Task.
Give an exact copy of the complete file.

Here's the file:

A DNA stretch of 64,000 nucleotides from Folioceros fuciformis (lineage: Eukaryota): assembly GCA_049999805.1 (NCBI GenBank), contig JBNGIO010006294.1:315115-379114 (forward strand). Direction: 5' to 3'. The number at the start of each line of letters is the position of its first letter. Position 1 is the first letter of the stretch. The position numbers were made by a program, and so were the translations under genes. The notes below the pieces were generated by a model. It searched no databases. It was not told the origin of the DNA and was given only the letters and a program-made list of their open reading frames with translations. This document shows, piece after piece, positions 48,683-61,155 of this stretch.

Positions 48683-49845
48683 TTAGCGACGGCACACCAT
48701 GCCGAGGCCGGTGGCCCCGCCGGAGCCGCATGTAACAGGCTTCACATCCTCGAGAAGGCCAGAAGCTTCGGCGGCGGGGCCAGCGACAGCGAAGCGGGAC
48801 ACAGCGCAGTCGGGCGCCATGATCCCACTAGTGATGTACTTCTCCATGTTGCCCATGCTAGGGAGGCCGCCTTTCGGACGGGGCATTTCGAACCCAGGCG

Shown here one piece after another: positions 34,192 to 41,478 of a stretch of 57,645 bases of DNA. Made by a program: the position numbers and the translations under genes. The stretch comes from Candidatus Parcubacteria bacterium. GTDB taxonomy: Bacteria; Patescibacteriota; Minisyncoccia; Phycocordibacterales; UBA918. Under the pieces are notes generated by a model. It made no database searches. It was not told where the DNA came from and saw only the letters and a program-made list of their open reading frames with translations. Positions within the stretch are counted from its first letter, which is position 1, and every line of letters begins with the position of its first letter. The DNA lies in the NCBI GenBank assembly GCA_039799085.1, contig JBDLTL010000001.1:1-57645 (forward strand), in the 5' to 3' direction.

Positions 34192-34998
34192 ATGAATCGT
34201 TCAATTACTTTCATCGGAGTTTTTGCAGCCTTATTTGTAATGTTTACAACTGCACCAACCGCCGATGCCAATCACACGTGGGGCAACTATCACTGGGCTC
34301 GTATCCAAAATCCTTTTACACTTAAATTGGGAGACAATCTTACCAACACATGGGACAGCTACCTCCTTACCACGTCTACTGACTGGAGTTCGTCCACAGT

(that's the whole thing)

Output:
A DNA stretch of 64,000 nucleotides from Folioceros fuciformis (lineage: Eukaryota): assembly GCA_049999805.1 (NCBI GenBank), contig JBNGIO010006294.1:315115-379114 (forward strand). Direction: 5' to 3'. The number at the start of each line of letters is the position of its first letter. Position 1 is the first letter of the stretch. The position numbers were made by a program, and so were the translations under genes. The notes below the pieces were generated by a model. It searched no databases. It was not told the origin of the DNA and was given only the letters and a program-made list of their open reading frames with translations. This document shows, piece after piece, positions 48,683-61,155 of this stretch.

Positions 48683-49845
48683 TTAGCGACGGCACACCAT
48701 GCCGAGGCCGGTGGCCCCGCCGGAGCCGCATGTAACAGGCTTCACATCCTCGAGAAGGCCAGAAGCTTCGGCGGCGGGGCCAGCGACAGCGAAGCGGGAC
48801 ACAGCGCAGTCGGGCGCCATGATCCCACTAGTGATGTACTTCTCCATGTTGCCCATGCTAGGGAGGCCGCCTTTCGGACGGGGCATTTCGAACCCAGGCG

Shown here one piece after another: positions 34,192 to 41,478 of a stretch of 57,645 bases of DNA. Made by a program: the position numbers and the translations under genes. The stretch comes from Candidatus Parcubacteria bacterium. GTDB taxonomy: Bacteria; Patescibacteriota; Minisyncoccia; Phycocordibacterales; UBA918. Under the pieces are notes generated by a model. It made no database searches. It was not told where the DNA came from and saw only the letters and a program-made list of their open reading frames with translations. Positions within the stretch are counted from its first letter, which is position 1, and every line of letters begins with the position of its first letter. The DNA lies in the NCBI GenBank assembly GCA_039799085.1, contig JBDLTL010000001.1:1-57645 (forward strand), in the 5' to 3' direction.

Positions 34192-34998
34192 ATGAATCGT
34201 TCAATTACTTTCATCGGAGTTTTTGCAGCCTTATTTGTAATGTTTACAACTGCACCAACCGCCGATGCCAATCACACGTGGGGCAACTATCACTGGGCTC
34301 GTATCCAAAATCCTTTTACACTTAAATTGGGAGACAATCTTACCAACACATGGGACAGCTACCTCCTTACCACGTCTACTGACTGGAGTTCGTCCACAGT